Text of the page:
So, a month since I updated my to do list, with a bloody busy ten days.
I’m leaving out lectures (four a week on average this term) and if I’m circumspect about details, it’s just because I’m superstitious that way.
Notes on bad taste and comedy – tonight
Paper on A Scanner Darkly – 30 September
notes on The Island of Doctor Moreau
Clarke conference CFP
- Paper for Lisbon – mid-November
- turn Wyndham paper into article – 1 December 2016
- books proposal for Sekrit TTTTTTTT project – asap
- revise bounced book manuscript – asap
- three book reviews
- turn War of the Worlds, The War in the Air and A Scanner Darkly papers into articles
- Chapter on Star Wars – 22 February 2016
- continue beer research
And so somewhere along the line I heard that a once in a lifetime exhibition of the work of Hieronymus Bosch was being shown in his home town of Den Bosch. Somewhat nervously, I decided that I wanted to go, although I nearly left it too late to book a slot. I booked a hotel in Amsterdam, a city I’d wanted to visit for years, and could have got to from Hull, had I spare time and spare cash and the same time.
So I went, and did the Rijksmuseum and the Van Gogh and took the train down to Den Bosch for what was a crowded but fantastic exhibition. I paid for it the next day, as my knee decided to pack up.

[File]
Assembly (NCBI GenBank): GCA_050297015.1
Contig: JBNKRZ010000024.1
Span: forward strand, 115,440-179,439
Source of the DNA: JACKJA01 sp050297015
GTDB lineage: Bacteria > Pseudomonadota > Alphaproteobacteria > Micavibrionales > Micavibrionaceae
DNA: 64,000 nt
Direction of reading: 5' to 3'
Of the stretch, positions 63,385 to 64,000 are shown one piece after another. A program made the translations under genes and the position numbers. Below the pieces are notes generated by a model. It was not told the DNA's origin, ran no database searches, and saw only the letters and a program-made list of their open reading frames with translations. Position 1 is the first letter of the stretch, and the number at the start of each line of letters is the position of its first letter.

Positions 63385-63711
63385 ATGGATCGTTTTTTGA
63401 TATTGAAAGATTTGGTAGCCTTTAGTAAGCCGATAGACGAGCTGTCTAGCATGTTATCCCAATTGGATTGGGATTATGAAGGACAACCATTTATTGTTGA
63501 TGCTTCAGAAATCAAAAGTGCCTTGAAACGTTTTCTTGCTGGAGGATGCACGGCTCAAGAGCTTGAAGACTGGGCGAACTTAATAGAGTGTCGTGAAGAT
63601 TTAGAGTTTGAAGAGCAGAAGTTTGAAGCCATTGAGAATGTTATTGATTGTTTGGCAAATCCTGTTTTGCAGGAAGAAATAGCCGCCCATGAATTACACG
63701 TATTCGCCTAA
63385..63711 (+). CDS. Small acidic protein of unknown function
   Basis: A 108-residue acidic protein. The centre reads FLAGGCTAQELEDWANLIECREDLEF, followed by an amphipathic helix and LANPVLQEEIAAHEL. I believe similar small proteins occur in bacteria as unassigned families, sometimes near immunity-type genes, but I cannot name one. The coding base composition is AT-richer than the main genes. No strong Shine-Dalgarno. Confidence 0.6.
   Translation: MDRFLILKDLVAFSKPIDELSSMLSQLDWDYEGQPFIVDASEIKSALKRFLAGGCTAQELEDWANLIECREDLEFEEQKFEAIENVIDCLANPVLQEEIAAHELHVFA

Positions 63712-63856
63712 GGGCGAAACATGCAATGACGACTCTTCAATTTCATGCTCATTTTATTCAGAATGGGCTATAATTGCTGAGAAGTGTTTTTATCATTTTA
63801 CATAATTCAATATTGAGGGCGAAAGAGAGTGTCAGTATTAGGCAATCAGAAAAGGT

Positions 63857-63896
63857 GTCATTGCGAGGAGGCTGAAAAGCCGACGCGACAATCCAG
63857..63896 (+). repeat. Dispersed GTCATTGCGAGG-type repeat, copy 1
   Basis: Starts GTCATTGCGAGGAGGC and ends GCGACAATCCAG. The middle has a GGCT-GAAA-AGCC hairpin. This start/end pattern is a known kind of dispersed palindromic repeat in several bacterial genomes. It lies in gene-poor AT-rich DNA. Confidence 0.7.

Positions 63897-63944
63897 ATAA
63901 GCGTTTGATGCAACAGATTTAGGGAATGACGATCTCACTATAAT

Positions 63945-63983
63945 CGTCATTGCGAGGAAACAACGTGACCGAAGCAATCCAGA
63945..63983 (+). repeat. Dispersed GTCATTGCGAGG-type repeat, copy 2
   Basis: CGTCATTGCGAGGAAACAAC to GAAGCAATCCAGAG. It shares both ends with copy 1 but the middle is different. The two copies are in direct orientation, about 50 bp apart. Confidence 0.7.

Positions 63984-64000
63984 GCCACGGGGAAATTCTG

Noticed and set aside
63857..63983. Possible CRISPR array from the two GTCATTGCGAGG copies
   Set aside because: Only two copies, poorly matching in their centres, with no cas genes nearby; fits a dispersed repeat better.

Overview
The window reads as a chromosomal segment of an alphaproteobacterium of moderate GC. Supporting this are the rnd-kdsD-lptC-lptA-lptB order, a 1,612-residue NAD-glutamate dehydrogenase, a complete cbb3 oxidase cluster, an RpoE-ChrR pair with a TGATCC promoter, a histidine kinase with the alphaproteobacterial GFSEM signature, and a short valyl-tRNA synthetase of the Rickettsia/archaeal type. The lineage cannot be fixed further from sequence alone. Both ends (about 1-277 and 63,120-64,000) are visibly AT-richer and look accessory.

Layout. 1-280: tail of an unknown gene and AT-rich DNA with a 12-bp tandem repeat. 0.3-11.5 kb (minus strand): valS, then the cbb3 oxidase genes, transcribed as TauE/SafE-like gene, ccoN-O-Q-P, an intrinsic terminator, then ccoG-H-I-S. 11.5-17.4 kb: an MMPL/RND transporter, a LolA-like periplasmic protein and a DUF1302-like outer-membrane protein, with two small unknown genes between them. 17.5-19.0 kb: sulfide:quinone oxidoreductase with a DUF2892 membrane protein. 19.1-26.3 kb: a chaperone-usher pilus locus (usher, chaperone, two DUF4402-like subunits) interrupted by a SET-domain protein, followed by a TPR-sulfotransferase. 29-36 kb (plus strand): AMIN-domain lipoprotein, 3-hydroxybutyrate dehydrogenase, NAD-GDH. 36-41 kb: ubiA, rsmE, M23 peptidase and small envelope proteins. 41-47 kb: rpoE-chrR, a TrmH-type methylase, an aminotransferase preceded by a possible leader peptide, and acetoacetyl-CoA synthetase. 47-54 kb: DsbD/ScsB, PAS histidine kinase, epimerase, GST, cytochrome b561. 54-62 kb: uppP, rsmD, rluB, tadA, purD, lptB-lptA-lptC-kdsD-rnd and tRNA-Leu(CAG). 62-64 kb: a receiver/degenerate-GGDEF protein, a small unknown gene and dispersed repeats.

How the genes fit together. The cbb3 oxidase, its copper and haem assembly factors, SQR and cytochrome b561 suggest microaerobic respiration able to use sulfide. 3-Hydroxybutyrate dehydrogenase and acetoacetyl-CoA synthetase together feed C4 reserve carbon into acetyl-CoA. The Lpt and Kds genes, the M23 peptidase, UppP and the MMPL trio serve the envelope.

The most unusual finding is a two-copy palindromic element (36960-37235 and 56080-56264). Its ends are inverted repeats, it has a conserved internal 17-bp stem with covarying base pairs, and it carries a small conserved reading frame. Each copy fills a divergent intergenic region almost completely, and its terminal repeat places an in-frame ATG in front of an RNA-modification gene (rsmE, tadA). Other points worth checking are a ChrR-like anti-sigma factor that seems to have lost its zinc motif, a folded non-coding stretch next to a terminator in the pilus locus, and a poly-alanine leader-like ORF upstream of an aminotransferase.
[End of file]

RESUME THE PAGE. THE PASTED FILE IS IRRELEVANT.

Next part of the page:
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My Back to the Woods (National Gallery, 11 May-30 October 2016)
George Shaw is that rare beast, a painter who has been nominated for the Turner Prize. I was enough lucky to see the exhibition at the BALTIC, Gateshead, and to my mind it was the best work.
It couldn’t possibly win.
I don’t mean that in a modern art is crap way. I like contemporary art. I just haven’t found myself agreeing with the winners that often. Continue reading →
Georgia O’Keeffe (Tate Modern 6 July-30 October 2016)
“you hung all your own associations with my flowers on my flowers and you write about my flowers as I think and see what you think and see of the flowers and I don’t”
“Miss O’Keeffe’s drawings … were of intense interest from a psycho-analytical point of view” Camera Work MDCCCCXII
Joanna Russ’s How to Suppress Women’s Writing is a blistering anatomy of the ways in which critics dismiss female authors. I suspect the same is true in the way we treat female artists. So many of them are just plain ignored, not part of the history, whereas others get related to more famous (artist) husbands. The recent Barbara Hepworth exhibition at Tate Britain is a case in point — the juxtaposition of her work with Ben Nicholson’s (much as I like him), risks privileging the influence in one way.
The muse is female. Continue reading →
Christopher Wood, Sophisticated Primitive (Pallant House, 2 July–2 October 2016)
There is a shadow over the art of Christopher Wood:
Aged twenty-nine, having just had tea with his mother, he threw himself under a train at Salisbury and was killed.
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